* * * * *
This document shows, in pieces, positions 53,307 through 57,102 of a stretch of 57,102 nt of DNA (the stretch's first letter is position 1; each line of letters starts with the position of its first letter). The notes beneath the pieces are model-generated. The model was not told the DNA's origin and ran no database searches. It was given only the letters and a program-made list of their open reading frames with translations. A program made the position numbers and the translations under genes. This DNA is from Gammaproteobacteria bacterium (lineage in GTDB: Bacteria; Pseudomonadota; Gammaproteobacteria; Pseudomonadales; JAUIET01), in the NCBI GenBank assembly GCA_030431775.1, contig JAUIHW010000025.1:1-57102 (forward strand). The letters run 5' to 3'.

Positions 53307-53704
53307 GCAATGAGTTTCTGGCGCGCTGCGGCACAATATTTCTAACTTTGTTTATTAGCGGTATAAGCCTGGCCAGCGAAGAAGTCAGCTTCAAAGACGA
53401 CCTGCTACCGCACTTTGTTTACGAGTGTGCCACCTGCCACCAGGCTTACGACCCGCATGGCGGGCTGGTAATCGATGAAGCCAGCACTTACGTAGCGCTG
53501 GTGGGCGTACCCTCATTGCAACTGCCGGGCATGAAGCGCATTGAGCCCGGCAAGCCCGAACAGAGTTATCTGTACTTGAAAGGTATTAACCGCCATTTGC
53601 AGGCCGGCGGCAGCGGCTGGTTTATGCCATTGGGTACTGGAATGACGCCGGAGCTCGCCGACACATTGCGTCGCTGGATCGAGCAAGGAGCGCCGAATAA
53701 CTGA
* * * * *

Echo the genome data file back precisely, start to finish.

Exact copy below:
This document shows, in pieces, positions 53,307 through 57,102 of a stretch of 57,102 nt of DNA (the stretch's first letter is position 1; each line of letters starts with the position of its first letter). The notes beneath the pieces are model-generated. The model was not told the DNA's origin and ran no database searches. It was given only the letters and a program-made list of their open reading frames with translations. A program made the position numbers and the translations under genes. This DNA is from Gammaproteobacteria bacterium (lineage in GTDB: Bacteria; Pseudomonadota; Gammaproteobacteria; Pseudomonadales; JAUIET01), in the NCBI GenBank assembly GCA_030431775.1, contig JAUIHW010000025.1:1-57102 (forward strand). The letters run 5' to 3'.

Positions 53307-53704
53307 GCAATGAGTTTCTGGCGCGCTGCGGCACAATATTTCTAACTTTGTTTATTAGCGGTATAAGCCTGGCCAGCGAAGAAGTCAGCTTCAAAGACGA
53401 CCTGCTACCGCACTTTGTTTACGAGTGTGCCACCTGCCACCAGGCTTACGACCCGCATGGCGGGCTGGTAATCGATGAAGCCAGCACTTACGTAGCGCTG
53501 GTGGGCGTACCCTCATTGCAACTGCCGGGCATGAAGCGCATTGAGCCCGGCAAGCCCGAACAGAGTTATCTGTACTTGAAAGGTATTAACCGCCATTTGC
53601 AGGCCGGCGGCAGCGGCTGGTTTATGCCATTGGGTACTGGAATGACGCCGGAGCTCGCCGACACATTGCGTCGCTGGATCGAGCAAGGAGCGCCGAATAA
53701 CTGA